As Pavel Brutt showed some serious strength in keep away rivals to take Stage 5 of the Giro, Mike reflects on the alleged road rage attack by a driver on a group of cyclists, which included 2005 German training crash survivor Kate Nichols.
7 Apr 2015 - 11:32 PM  UPDATED 13 Apr 2015 - 3:36 PM

The road rage incident involving a group of 50 Sydney cyclists and an arrogant motorist shocked an entire city last week, had tongues wagging on talk-back radio and received blanket media coverage.

Podcast: video highlights of every stage of the 2008 Giro d'Italia

But for the more experienced users of Sydney's roads did it come as any surprise?

I dare say not!

This was another incident waiting to happen.

For those of us who rise in the early hours several days a week to experience the joy of the bunch ride - the confrontation between motorist and cyclists is nothing new.

It happens all the time, but who is to blame?

It's like oil and water - a car and and a bike on the same piece of road just doesn't mix!

As a recreational cyclist myself, who loves to get out on a regular basis, I get fed-up with the lack of tolerance, patience and respect from motorists who completely ignore our rights on the road.

But as a motorist also, there have been times when I've been left shaking my head when behind the wheel of my car at the antics of some of the two-wheeled warriors who also completely ignore the laws of the road.

So there are good and bad on both sides.
That said perhaps bikes and cars DO mix as is evident in other Australian capital cities and most other parts of the world - particularly northern Europe and Asia.

I'd say 99 per cent of bike riders in Australia obey the road rules and genuinely try to avoid upsetting motorists.
But it's not always the case.

When you ride a bike on Sydney roads, you take your life into your own hands.

The sheer size of Australia's biggest city, the geography and endless flow of heavy traffic simply makes it awkward for parties from both sides to share the busy roads.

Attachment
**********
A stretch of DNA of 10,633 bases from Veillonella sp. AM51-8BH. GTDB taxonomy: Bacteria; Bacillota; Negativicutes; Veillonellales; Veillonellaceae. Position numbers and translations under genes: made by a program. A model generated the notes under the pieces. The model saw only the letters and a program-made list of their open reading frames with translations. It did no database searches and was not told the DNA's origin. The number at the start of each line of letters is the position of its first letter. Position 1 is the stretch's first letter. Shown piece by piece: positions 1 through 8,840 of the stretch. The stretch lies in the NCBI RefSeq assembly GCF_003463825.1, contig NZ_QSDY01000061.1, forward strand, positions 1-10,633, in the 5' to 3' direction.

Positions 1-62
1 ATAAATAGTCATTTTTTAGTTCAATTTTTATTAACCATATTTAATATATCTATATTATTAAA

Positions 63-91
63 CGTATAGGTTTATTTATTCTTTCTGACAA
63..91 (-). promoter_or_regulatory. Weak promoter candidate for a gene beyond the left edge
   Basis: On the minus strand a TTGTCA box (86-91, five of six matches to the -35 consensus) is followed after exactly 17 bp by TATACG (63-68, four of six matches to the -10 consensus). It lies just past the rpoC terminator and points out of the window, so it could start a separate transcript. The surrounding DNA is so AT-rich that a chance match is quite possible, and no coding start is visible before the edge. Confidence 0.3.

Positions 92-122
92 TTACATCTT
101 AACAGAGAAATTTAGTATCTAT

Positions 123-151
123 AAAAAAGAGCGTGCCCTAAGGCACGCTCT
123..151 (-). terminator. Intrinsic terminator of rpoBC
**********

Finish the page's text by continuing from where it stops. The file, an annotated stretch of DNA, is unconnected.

I believe part of the problem for the "us and them" attitude between drivers and riders stems from the Critical Mass group.

Why these cyclists aim to disrupt Friday night peak-hour traffic in a bid to get their message across has me scratching my head.

This is a classic example to the reasons motorists have no affinity with bike riders.

Surely there must be other ways to protest!

If respect from motorists is a requirement then I'm all for paying an annual registration fee.

I understand this is a scenario that doesn't sit well with many cyclists.

With these taxes more road space could be spared and sharing the roads wouldn't be such an issue.

At a time when the sale of bicycles out-number that of motor cars and as governments from all levels continue to encourage us to ride our bikes on a regular basis, perhaps a better education programme is needed.

At the same time drivers should be encouraged to regularly refresh their knowledge of road rules.

If anything positive has come out of last week's incident it's the awareness from the publicity generated.

Cyclists ride the roads with next-to-no protection and therefore have much more to lose in a confrontation such as that.

It only takes one lunatic motorist from the millions of law abiding road users to have a brain explosion and create unnecessary carnage as was the case on Thursday last.

Let's lead by example - it's not worth losing your life over.

And let's not forget last highlights. Enjoy the racing, and respect each other on the roads.